There's mounting evidence that holidays aren’t just nice to go on, but are a key ingredient for mental and physical well-being

Regular short-breaks are boosting the global Health and Wellness sector, with mounting evidence that holidays aren’t just nice to go on, but are a key ingredient for mental and physical well-being.

Information overload is an increasing problem, both in the workplace and at home. When we are not giving of our time checking e-mails, we are caught up in newsfeeds and WhatsApp chats.

“You have to be ready to put your health at the forefront of your priorities and you have to be willing to take a hard look at the parts of your health you have been neglecting,” said Mark Steyn, a Clinical Psychologist, who practices in Claremont, Cape Town.

“We need to make time away a habit, and integrate it into our routine as much as possible. Holidays offer an integral opportunity to manage our information overload… develop our own personal psychological resources, self-awareness and reflectivity, which are fundamental to our capacity to prevent, cope with and manage life stressors.”

Active holidays on the rise

Sharmila Ragunanan, Group Marketing Manager of Dream Hotels and Resorts, shared research by the Global Wellness Institute (GWI), which depicted wellness tourism as a $563-billion industry, growing 10.6 percent from 2013 to 2015, and on track to become a US$800-billion empire by 2020.

Ragunanan suggested local destinations to break away more often. “The numbers not only show that people are focusing on maintaining a healthy lifestyle but also that travelling has become an integral factor in one’s personal well-being.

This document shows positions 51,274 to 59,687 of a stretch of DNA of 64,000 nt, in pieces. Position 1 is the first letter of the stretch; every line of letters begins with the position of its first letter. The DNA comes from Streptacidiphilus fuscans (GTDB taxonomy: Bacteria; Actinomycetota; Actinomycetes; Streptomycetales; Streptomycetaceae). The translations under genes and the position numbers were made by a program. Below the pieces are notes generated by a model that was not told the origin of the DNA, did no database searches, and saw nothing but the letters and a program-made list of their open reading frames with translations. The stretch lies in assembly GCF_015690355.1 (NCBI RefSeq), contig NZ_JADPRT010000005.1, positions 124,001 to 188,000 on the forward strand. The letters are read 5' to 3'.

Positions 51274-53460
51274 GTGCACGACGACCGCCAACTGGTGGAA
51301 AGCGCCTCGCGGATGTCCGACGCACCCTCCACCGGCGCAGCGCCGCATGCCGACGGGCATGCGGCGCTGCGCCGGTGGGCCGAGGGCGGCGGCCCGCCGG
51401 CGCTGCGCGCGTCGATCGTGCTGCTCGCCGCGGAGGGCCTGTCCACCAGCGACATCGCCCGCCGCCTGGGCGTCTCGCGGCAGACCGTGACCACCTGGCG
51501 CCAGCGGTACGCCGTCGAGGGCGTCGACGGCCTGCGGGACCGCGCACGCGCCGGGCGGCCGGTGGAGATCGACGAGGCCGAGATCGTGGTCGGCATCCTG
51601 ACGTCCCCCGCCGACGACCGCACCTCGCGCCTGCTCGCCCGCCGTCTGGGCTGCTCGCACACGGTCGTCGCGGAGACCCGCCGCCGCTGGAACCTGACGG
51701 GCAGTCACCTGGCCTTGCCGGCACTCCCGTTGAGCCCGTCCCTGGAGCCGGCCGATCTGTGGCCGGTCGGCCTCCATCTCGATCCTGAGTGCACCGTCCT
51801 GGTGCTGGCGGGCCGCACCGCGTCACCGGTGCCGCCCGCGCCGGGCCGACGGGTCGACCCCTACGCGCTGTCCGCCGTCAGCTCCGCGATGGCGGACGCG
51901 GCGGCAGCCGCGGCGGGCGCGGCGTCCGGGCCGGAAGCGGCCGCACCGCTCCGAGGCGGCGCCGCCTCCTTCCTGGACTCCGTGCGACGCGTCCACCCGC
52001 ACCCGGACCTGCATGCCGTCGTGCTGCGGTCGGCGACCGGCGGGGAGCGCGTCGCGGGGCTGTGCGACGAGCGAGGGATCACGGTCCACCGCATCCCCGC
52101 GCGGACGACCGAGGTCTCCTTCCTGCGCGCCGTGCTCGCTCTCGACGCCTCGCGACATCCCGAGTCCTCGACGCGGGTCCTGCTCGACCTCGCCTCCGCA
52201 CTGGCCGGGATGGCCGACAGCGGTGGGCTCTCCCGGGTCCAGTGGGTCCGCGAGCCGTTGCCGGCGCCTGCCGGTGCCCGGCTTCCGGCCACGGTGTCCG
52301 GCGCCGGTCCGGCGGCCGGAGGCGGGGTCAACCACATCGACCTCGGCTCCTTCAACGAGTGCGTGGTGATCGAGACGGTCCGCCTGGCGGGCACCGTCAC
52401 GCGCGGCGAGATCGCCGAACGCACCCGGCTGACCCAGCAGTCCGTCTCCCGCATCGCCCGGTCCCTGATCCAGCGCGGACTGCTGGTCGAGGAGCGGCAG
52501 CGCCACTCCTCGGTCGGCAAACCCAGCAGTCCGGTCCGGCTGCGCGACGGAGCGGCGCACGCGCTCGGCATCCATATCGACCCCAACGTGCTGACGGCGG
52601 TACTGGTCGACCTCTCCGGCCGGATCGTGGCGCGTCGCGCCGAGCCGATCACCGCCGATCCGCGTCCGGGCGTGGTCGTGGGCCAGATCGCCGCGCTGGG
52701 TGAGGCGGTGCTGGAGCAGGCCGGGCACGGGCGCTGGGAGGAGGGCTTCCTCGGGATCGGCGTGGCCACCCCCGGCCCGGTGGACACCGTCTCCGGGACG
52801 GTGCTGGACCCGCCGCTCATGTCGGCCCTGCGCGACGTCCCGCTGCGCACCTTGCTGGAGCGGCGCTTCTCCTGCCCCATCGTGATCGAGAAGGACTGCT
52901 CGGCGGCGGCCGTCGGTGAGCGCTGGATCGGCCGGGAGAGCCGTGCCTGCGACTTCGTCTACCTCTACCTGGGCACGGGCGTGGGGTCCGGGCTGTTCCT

“Taking stock on regular holidays is not just about shelling out on fancy spas and resorts or trekking in the middle of nowhere. Sometimes, all we need is to be able to throw a bag in the trunk and hit the road in the direction of our happy place; an easy to reach holiday haven, where you can bump into friendly locals, forge happy memories and indulge in some good old-fashioned peace and quiet.”

The GWI report also shown a 14 percent increase in global fitness tourism between 2014 and 2017, Ragunanan revealed.

“Physical health is closely linked to your mental well-being but if you are uninspired and struggling to drag yourself to the same gym every day, bi-annual holidays with exercise as part of the itinerary is a great strategy to maintaining your motivation,” suggested Jane Kilian, a personal trainer and founder of GI Jane, an online fitness and travel platform.

“You don’t need a crazy fitness holiday like trekking in Nepal or the fitness levels of a professional athlete to get started. Heading to your regular holiday spot, where you can golf, walk, bike, swim and play with your family outdoors is a simple, yet healthy step in the right direction.”

“Pack up the bikes for some mountain biking in Piekenierskloof in the Western Cape or stretch your legs on immersive walking safaris at Mthimkhulu Wilderness Trails. It is the perfect spot for a digital detox with your partner or the family,” Ragunanan added.

Build your own wellness travel community

If you are struggling to stay disciplined in taking holidays by yourself and you don’t have a partner or kids to join you, it can be helpful to build a community of friends at your local fitness studio or gym, suggested Fulvio Grandin, Director and Head Yoga Instructor at Yogazone in Cape Town.

“Being in the company of others who value their mental health and well-being is a sure-fire way to make your own self-care a regular priority. There is no reason not to organise trips together out of the city with these groups of friends. It is a chance to bond with new people and you will feel more motivated with that support system.”

Whether you are heading to, or coming from Cape Town, ease into your journey by stopping off in Swellendam, with plenty self-catering spots, such as the Stonehill River Lodge on the banks of the Breede River. “It is ideal for groups seeking a tranquil, self-catering retreat,” Ragunanan concluded.